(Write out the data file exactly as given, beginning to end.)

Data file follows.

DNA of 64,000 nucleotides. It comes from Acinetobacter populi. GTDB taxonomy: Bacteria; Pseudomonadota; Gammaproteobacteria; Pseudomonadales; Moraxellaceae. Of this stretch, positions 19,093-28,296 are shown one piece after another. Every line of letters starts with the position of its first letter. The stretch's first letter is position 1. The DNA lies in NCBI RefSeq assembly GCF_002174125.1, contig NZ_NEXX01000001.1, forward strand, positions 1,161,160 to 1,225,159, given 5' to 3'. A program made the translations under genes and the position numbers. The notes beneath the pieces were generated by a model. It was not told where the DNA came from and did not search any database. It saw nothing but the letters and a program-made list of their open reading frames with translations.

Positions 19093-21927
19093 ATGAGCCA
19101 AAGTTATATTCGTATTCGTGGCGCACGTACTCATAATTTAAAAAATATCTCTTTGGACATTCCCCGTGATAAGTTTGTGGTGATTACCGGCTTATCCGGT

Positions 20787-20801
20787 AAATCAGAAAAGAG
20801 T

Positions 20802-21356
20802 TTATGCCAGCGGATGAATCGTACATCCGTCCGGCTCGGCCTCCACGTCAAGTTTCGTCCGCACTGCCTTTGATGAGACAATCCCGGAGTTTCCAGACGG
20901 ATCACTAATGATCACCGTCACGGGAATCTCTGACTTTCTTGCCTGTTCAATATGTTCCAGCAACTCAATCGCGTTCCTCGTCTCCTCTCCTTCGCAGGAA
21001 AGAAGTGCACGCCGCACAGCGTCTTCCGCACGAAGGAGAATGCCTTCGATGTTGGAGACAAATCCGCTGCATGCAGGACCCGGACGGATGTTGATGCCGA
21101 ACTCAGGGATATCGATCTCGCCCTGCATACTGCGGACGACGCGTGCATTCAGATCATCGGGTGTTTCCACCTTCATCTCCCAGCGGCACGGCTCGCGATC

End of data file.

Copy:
DNA of 64,000 nucleotides. It comes from Acinetobacter populi. GTDB taxonomy: Bacteria; Pseudomonadota; Gammaproteobacteria; Pseudomonadales; Moraxellaceae. Of this stretch, positions 19,093-28,296 are shown one piece after another. Every line of letters starts with the position of its first letter. The stretch's first letter is position 1. The DNA lies in NCBI RefSeq assembly GCF_002174125.1, contig NZ_NEXX01000001.1, forward strand, positions 1,161,160 to 1,225,159, given 5' to 3'. A program made the translations under genes and the position numbers. The notes beneath the pieces were generated by a model. It was not told where the DNA came from and did not search any database. It saw nothing but the letters and a program-made list of their open reading frames with translations.

Positions 19093-21927
19093 ATGAGCCA
19101 AAGTTATATTCGTATTCGTGGCGCACGTACTCATAATTTAAAAAATATCTCTTTGGACATTCCCCGTGATAAGTTTGTGGTGATTACCGGCTTATCCGGT

Positions 20787-20801
20787 AAATCAGAAAAGAG
20801 T

Positions 20802-21356
20802 TTATGCCAGCGGATGAATCGTACATCCGTCCGGCTCGGCCTCCACGTCAAGTTTCGTCCGCACTGCCTTTGATGAGACAATCCCGGAGTTTCCAGACGG
20901 ATCACTAATGATCACCGTCACGGGAATCTCTGACTTTCTTGCCTGTTCAATATGTTCCAGCAACTCAATCGCGTTCCTCGTCTCCTCTCCTTCGCAGGAA
21001 AGAAGTGCACGCCGCACAGCGTCTTCCGCACGAAGGAGAATGCCTTCGATGTTGGAGACAAATCCGCTGCATGCAGGACCCGGACGGATGTTGATGCCGA
21101 ACTCAGGGATATCGATCTCGCCCTGCATACTGCGGACGACGCGTGCATTCAGATCATCGGGTGTTTCCACCTTCATCTCCCAGCGGCACGGCTCGCGATC